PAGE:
Scott Wallsten: Do you think federal preemption of things like pole attachments and so on, is the only feasible way forward?
Bryan Tramont: Well, I think it’s the best way forward. I think that- it makes no sense to me that a wireless carrier can’t put up a small cell without going through tribal environmental historic preservation review and paying the city a bunch of money when I can put up a basketball net, it’s the same size or smaller, and do none those things.
Scott Wallsten: I’m sure you can do that in my town.
Bryan Tramont: Fair enough. You can’t do much in Takoma Park. If we’re really taking, I don’t mean to suggest in any way, shape, or form that the historic preservation and environmental review are not important- they are. But I think we have to have some perspective about when it matters and when it doesn’t. And I think that the notion that we need to have that kind of review for small cells, it’s a legacy notion that should be put to bed.
Scott Wallsten: One of the changes in the market structure, at least in wireless- I guess I shouldn’t say a change of market structure, we don’t know whether it will be- the T-Mobile/Sprint merger is the big biggest thing, but you’ve also got now cable companies offering, and Google, offering MVNOs with the cable companies as part of a quad play or a different kind of triple play as people don’t want their home phones anymore. And Google’s offering its own service, GoogleFi. Is that going to matter? Is that going to make a difference to the market?
Bryan Tramont: I think, other countries, other markets have had more MVNOs, some have had less. If someone can cut a deal with a carrier and figure out a way to offer a service that distinguishes them from others, more power to them. At the end of the day, I’m not sure how it all lands in terms of shaping the market, but I think the development of MVNOs is great and it illustrates how competitive the market is.
Scott Wallsten: Yeah. I don’t know what I think about the cable’s wireless strategy. I’m glad that they were, that they are experimenting with it and they should keep trying things because that’s what we want people to be doing. But it’s hard to know how it’s going to play out.
Bryan Tramont: Exactly.
Sarah Oh: How about satellites? So do you think the low earth orbit satellites will be another competitive force for low latency connectivity? Will we have mobility with low earth orbits?
Bryan Tramont: One of the things I love about our space is that, which is the idea that you never know where the next platform is going to come from. You never know how it’s going to disrupt the market. Satellite changed everything about video. The DBS providers changed forever what the offerings were, how competitive they were, all those things. Satellite has played a role in the fixed broadband market for many people. Whether or not they can break into that next layer, we’ve heard about it before. The technology at various times has kind of gotten it out paced by threshold guys. Maybe this time it’ll be different. Maybe in some parts of the world that’s going to be the most compelling proposition. We certainly have seen the rest of the world hop over the United States by never deploying a wired network and going straight to wireless. Maybe there are going to be parts of the world that hop over the wireless network and goes straight to satellite and save all those infrastructure costs that a lot of other countries have had to invest in it. So I think it’s terrific. It’s great for the sector. I have a lot of my students who are very energized by space as an area of study. And I think it’s great for the country and it’s also excellent. The United States has been a real leader in satellite. This administration has been very committed to that leadership and I think it’s very much their credit.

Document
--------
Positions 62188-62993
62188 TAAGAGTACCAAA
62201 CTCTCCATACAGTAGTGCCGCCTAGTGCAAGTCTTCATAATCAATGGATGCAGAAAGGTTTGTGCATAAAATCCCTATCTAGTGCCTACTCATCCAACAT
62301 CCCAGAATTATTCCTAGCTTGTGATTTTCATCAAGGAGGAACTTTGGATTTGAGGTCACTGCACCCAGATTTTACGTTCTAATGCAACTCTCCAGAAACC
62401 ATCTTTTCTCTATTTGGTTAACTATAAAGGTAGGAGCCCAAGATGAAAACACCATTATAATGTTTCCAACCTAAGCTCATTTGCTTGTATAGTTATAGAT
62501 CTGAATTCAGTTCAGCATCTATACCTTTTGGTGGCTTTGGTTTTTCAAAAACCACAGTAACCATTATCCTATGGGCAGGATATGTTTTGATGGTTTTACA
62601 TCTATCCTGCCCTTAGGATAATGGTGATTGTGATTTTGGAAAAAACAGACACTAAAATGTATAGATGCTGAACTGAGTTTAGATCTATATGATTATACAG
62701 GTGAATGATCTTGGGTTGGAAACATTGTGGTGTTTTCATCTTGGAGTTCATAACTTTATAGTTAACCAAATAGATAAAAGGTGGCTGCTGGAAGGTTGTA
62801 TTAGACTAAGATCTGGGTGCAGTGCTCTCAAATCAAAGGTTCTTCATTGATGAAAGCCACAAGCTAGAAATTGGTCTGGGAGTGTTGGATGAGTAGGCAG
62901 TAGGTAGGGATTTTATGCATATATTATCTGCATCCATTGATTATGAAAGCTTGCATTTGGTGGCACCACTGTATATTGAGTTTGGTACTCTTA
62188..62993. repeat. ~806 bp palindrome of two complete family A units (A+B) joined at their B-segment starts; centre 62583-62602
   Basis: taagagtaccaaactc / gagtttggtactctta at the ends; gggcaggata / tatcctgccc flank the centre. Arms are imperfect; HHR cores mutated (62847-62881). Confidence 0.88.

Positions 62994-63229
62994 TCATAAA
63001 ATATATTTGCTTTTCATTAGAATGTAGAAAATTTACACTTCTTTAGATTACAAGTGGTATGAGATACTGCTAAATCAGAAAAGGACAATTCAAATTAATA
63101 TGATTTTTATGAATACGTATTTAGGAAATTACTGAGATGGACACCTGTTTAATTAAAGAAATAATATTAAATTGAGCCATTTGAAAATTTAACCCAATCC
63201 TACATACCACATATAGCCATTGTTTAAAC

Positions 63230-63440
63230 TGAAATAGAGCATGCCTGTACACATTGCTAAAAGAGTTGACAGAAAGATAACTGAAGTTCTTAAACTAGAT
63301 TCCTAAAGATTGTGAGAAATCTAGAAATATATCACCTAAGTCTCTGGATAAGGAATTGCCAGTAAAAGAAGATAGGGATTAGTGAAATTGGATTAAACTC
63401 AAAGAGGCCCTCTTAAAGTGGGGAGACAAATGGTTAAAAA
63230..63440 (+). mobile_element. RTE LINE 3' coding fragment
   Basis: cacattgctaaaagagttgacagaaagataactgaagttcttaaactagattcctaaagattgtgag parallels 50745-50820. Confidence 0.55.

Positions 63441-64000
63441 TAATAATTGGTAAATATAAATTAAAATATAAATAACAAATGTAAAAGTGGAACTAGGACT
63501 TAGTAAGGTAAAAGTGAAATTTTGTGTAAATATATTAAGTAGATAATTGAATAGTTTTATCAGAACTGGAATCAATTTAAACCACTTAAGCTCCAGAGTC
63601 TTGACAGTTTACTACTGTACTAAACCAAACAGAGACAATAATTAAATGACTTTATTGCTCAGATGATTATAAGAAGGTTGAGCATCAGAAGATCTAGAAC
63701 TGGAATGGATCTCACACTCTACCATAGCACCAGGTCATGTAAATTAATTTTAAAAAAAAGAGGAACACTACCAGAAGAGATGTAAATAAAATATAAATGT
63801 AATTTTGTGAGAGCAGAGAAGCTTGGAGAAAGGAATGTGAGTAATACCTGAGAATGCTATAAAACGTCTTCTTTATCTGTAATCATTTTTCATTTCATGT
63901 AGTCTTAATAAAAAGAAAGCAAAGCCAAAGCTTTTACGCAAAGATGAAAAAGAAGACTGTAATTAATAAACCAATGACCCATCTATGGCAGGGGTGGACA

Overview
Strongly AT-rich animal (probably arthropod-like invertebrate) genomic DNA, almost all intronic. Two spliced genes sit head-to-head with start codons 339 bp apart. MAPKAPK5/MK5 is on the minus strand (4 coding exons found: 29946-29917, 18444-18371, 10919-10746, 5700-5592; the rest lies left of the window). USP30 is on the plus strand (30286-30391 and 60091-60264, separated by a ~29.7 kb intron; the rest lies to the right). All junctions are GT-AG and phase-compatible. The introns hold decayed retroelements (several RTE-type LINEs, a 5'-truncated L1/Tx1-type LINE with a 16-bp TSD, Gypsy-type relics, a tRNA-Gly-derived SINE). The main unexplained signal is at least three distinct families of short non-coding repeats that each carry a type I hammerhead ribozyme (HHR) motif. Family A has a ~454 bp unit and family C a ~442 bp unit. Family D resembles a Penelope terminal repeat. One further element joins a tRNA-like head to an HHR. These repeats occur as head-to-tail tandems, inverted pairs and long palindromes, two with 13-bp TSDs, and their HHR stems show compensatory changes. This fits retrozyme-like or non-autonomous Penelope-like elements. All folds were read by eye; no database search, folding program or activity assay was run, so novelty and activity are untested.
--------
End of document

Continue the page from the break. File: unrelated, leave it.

Scott Wallsten: How well do you think these new companies like, SpaceX, will know how to navigate the regulatory landscape?
Bryan Tramont: I’m sure they’ll be fine. They’ve got a lot of good people in those companies and really do fine. And I do think, especially in satellite, it’s very important that the US take a leadership role globally on behalf of some of those companies. I think that’s an area where we really need to focus our attention. So I think that’s really important.
Scott Wallsten: I don’t know, I wonder, I mean one would have thought that about the tech companies too, the big tech companies. And it’s been a big learning curve for them. It’s not FCC necessarily, but-
Bryan Tramont: They had a good long run, I would say.
Scott Wallsten: They did, that is true. Good point.
Bryan Tramont: It has been rockier as of late, it appears.
Scott Wallsten: So you think astronomers who now complaining about those trains of satellites blocking their views, you think they’ll figure all that out?
Bryan Tramont: I love my radio astronomer friends. Yes, I think they’ll figure it all out and I’m just going to go with that. Thank you guys very much. I really appreciate the time.
Scott Wallsten: Thanks for coming on the podcast. We really appreciate having you.
Bryan Tramont: Absolutely.